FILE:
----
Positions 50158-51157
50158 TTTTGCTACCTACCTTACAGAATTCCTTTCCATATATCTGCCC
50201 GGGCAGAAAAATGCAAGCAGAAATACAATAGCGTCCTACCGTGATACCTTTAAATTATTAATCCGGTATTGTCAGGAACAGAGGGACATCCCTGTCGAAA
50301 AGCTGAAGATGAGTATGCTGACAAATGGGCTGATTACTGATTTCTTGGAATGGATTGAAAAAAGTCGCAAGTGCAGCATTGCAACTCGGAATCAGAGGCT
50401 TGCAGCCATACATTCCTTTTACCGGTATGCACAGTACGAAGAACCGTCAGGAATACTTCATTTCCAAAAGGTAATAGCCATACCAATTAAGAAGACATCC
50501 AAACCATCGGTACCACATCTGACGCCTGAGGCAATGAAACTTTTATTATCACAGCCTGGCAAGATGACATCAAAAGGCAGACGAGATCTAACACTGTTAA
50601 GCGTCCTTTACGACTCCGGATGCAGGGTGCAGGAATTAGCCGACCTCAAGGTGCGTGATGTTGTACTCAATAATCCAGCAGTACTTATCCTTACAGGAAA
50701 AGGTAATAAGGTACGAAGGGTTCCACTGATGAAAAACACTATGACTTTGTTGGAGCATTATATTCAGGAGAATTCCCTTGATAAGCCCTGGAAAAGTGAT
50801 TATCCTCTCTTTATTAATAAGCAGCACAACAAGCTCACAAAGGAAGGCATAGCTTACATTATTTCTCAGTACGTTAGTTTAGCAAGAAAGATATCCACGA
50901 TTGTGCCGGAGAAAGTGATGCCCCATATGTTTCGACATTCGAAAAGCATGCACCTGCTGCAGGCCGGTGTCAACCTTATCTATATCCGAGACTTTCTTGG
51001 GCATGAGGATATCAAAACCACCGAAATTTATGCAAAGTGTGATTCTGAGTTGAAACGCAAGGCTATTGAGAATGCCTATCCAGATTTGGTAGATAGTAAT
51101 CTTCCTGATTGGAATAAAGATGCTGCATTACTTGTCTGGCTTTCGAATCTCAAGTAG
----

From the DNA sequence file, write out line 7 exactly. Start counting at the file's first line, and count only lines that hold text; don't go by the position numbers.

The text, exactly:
50601 GCGTCCTTTACGACTCCGGATGCAGGGTGCAGGAATTAGCCGACCTCAAGGTGCGTGATGTTGTACTCAATAATCCAGCAGTACTTATCCTTACAGGAAA